#AskSCB: How do you stay motivated with healthy eating and fitness?

Hi from the DMs of my Twitter. In an effort to cover a bunch of ground and set some jumping off points for topics I plan to cover in more detail – I’m going to be answering some of the questions I’ve been asked recently. I get a range of personal/health/beauty questions… pretty much anything is fair game for me.

#AskSCB: How do you stay motivated with healthy eating and fitness?

This one is easy because it’s been on my mind as I’m suffering miserably on my cuddler throne chair from three straight days of a Crossfit strength and conditioning program after taking two fucking years off. I feel like a brittle grandma and deodorant literally hurts to apply. The fact I’m tremendously sore from three straight days of working out motivates me, though…

It took me months or possibly years to figure this out, but I finally did and it’s so simple. I learned, to choose to view my struggle/pain/any obstacle in my way in a way that would motivate me rather than deter me from continuing the grind. It’s all about your perspective. Isn’t everything? The “how” to how do I stay motivated is completely irrelevant and futile for me to tell you if you aren’t exactly as I am. You have to view working out, healthy eating, a sober lifestyle, whatever it is… as something you want in your life. It deserves your respect, not your unwanted attention or energy because it’s some necessary evil. I’m being poetic or whatever, but you know it’s true.

Stop thinking about your workouts like, “oh my god, I am so fucking sore. Today was that hard and I only did arms,” or “ugh, I need to go to the gym and run on the treadmill until I burn 500 calories because I went out last night.” Don’t tell me you don’t think like that either, because I used to, I know other girls do, I made a fitness Twitter account before I ever made SCB that was DEDICATED TO ME WHINING ABOUT WORKING OUT: @CrossfitProblms. And let’s be honest, the literal activity of working out isn’t really that fun. It’s actually pretty terrible, especially when you have the coach I do. But what that fucking terrible activity gives me makes all of that painful work SO worth it. I welcome the pain and my soreness because it means I’m getting better. Physically, mentally, emotionally and more.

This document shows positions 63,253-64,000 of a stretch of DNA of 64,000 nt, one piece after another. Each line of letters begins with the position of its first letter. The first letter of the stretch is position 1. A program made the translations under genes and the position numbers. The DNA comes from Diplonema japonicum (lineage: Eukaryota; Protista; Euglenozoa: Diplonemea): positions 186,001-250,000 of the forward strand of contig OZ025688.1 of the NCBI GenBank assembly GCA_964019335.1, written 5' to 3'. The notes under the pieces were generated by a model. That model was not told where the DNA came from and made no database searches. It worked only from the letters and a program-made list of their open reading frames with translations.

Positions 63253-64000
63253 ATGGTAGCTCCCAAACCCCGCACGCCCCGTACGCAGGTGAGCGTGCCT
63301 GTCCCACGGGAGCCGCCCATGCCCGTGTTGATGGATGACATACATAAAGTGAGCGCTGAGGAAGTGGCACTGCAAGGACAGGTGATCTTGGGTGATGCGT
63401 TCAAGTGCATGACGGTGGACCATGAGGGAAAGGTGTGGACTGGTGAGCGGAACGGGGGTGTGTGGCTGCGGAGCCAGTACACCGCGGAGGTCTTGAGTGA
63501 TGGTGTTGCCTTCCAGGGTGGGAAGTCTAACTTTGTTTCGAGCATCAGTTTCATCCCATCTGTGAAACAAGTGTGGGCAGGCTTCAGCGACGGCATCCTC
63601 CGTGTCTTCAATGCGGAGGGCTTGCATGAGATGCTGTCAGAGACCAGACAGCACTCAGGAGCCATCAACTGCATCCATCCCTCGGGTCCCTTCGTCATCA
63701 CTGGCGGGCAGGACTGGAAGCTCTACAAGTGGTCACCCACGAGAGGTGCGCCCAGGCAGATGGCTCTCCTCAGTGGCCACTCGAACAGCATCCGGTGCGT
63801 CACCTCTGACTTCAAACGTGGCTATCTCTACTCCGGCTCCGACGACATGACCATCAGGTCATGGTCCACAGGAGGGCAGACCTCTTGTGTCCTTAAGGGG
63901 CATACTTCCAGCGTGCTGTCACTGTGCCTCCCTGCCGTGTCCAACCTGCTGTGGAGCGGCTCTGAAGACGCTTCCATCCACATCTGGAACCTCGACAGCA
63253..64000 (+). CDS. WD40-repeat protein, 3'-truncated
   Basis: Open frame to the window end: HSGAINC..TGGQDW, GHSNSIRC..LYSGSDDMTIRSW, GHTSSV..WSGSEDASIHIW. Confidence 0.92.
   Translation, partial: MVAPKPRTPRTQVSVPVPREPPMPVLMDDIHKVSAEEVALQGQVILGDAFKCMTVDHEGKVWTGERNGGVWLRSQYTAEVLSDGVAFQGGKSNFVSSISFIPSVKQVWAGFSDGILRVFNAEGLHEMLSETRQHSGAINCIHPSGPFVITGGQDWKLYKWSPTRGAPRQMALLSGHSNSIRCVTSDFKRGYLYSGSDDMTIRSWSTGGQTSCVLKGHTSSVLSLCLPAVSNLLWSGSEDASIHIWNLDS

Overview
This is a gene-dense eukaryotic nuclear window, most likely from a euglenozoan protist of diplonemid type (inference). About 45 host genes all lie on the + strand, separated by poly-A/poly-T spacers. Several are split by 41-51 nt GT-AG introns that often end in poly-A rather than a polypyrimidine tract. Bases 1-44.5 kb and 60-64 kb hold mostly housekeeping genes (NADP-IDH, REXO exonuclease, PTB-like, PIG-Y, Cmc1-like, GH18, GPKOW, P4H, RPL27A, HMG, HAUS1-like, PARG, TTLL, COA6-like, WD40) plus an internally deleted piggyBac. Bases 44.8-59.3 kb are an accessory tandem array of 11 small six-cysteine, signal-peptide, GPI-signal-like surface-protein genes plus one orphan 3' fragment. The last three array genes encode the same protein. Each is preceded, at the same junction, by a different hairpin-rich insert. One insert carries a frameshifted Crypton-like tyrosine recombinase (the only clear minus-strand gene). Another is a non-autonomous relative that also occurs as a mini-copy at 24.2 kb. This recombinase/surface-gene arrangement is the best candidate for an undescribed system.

Why are you working out? What can you get out of a workout? It doesn’t have to be – it shouldn’t have to – something physical that you’re hoping to “achieve” by working out. Stop expecting that you’re going to get anything in return for something you don’t want to do. I did Crossfit for years without changing my diet and continued to gain weight and deny that it was my diet because I wasn’t motivated to diet for the right reasons. I saw a number on the scale, and I denied it was because of how I was fueling myself and justified it with my power on the court and the fact I was just a girl, the token big strong girl. I settled into that identity and that idea of myself.

When I was slapped in the face of this cute idea I had when I finally saw myself weigh 190 pounds, I didn’t give a fuck what I had to do or why I had to do it. There were things I could NOT do, and superficially to me at the time, the most horrific of all would be weigh 200 pounds. I was motivated, sure, but for the worst reasons of all – I was scared of what I would think of myself if I became “someone who weighed 200 pounds” and I hate remembering this now and thinking how vain I must have been, to belittle myself down to reflect my entire worth to the flashing red numbers on a scale. For shame. I’m going off on a tangent which I want to talk about more later, so pause that thought.